Grammar

Toilet terms: bog rolls, the John, the head.

The term “bog”

The bog is a colloquial expression in British English for a toilet (slang). Originally “bog” was used to describe an open cesspit and the word was later applied to the privy connected to it. If you want to speak proper English, avoid using it. It is colloquial and it would not be widely accepted.

Who invented the toilet roll o bog roll?

It was Seth Wheeler who became the official inventor in 1871. His company, Albany Perforated Wrapping Paper Company, patented the rolled and perforated wrapping paper selling the first toilet paper on a roll.

In 1879, Thomas Seymour, Edward Irvin and Clarence Wood Scott founded the Scott Paper Company in Philadelphia. They began customising rolls for every merchant-customer they had and selling packages of small rolls and stacked sheets. Scott Paper Company began producing toilet paper under its own brand name in 1896. By 1925 Scott Company became the leading toilet paper company in the world.

Before that, the paper was a rare commodity.

In 1857, Joseph C. Gayetty was recognised as the inventor of modern commercially available toilet paper. He invented the first packaged toilet paper in the United States. Gayetty’s Medicated Paper” was sold in packages of flat sheets, medicated with aloe and watermarked with his name.

The first “official” toilet paper was introduced in China in 1391, but the first mention of toilet paper (paper for personal hygiene) dates back to the year 589 AD in Korea. Between 875 and 1317 AD, paper was produced in large sheets (2-foot x 3-foot sheets and even perfumed) for the Chinese emperor’s family hygiene.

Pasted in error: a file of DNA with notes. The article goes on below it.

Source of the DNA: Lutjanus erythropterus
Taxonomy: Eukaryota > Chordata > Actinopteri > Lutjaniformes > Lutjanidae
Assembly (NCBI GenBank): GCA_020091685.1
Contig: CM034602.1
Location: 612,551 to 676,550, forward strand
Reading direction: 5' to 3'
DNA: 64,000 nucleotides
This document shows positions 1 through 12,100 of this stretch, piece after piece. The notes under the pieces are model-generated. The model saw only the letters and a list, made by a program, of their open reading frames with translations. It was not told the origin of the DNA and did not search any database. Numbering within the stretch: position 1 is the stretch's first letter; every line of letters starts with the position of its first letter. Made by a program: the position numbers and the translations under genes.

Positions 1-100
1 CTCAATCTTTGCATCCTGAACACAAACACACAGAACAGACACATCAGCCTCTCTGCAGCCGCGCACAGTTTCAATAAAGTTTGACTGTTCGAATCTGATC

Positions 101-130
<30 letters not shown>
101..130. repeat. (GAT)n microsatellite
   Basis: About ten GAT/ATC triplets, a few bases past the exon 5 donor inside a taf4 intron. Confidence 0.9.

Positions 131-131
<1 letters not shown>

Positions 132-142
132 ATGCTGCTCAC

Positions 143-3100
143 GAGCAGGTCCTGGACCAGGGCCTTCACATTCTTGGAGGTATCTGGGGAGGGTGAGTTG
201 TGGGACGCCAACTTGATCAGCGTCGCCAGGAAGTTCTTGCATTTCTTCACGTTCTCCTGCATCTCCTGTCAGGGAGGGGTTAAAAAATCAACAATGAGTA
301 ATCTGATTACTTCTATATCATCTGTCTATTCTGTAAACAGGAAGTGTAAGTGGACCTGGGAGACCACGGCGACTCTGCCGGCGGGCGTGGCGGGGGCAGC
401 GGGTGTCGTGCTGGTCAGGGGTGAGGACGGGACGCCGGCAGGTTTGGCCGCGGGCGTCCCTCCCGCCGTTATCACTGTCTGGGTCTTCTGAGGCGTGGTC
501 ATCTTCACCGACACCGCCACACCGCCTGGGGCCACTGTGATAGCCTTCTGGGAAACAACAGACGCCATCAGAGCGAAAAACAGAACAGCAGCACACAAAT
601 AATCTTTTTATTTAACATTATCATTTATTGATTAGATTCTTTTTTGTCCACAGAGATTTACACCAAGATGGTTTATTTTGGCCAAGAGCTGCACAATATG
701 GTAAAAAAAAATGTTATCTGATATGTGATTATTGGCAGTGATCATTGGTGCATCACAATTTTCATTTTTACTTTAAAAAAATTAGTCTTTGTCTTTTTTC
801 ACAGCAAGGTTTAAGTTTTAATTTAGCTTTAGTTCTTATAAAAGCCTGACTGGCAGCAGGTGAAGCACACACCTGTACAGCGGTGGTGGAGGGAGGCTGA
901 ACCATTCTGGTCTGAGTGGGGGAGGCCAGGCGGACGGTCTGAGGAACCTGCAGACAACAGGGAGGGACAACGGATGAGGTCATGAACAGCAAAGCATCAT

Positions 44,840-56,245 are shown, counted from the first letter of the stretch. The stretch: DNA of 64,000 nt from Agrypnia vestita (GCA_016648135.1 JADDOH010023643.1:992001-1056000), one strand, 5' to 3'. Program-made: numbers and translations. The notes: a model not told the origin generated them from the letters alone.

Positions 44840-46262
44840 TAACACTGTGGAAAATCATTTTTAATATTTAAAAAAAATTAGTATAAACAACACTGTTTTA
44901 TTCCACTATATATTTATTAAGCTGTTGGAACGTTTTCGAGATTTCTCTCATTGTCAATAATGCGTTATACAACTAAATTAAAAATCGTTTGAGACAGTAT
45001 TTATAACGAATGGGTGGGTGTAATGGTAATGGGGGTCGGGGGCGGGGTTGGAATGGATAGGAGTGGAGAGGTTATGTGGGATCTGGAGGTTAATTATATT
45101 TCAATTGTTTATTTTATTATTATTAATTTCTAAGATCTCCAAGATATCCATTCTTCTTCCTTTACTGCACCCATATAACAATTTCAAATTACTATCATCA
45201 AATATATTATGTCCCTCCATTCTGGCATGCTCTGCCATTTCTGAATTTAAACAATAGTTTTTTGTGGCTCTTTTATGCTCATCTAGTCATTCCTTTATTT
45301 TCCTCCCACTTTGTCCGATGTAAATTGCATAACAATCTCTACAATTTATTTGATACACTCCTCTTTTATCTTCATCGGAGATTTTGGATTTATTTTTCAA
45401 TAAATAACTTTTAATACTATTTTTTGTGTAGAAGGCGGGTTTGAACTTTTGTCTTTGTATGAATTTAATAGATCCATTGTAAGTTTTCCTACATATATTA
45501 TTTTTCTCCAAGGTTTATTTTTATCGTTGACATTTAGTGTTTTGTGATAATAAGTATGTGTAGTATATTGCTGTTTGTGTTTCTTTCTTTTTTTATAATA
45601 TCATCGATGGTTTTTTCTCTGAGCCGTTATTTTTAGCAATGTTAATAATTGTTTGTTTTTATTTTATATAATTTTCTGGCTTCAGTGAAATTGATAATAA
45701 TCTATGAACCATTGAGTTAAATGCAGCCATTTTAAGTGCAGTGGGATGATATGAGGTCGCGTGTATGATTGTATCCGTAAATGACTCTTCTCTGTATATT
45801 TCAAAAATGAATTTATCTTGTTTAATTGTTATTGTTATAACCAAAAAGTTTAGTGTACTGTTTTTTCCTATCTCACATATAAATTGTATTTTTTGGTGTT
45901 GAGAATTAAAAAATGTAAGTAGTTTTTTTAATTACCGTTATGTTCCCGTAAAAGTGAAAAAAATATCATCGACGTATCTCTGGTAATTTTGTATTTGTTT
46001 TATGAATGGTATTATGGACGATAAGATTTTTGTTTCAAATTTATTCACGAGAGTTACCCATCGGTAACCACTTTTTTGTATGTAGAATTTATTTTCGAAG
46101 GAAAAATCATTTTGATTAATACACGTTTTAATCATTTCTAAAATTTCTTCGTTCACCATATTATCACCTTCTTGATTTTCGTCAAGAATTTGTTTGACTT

Other terms

Other terms for the bathroom are the John, the head, the toilet.

  • The John. Sir John Harrington lived in the late 16th and early 17th centuries. Harrington devised Britain’s first flushing toilet, which he called the “Ajax”. He wrote one of his more famous and popular works titled “A New Discourse upon a Stale Subject: The Metamorphosis of Ajax”. The actual flushing toilet device itself was real and was installed in his home and later one was made for the queen around 1596. Although Harrington wasn’t by any means the first to invent a flushing toilet. His invention was an innovation in Britain, which is why it is thought the flushing toilet today is often also called a “John”.
  • The “head”.  This was originally a maritime euphemism.  This came from the fact that, classically, the toilet on a marine vessel was located at the front of the ship (the head).
  • The “loo”. The “loo”, derives from the French “guardez l’eau”, meaning “watch out for the water”. Before throwing the waste out the window, they’d yell “Guardez l’eau!”
  • The Crapper. The term “crapper” derives from the company name “Thomas Crapper & Co Ltd”, which made toilets in Britain. American soldiers in WWI stationed in England found this humorous because of the play on words with the previously existing term “crap” and so began calling the toilet “the crapper”.

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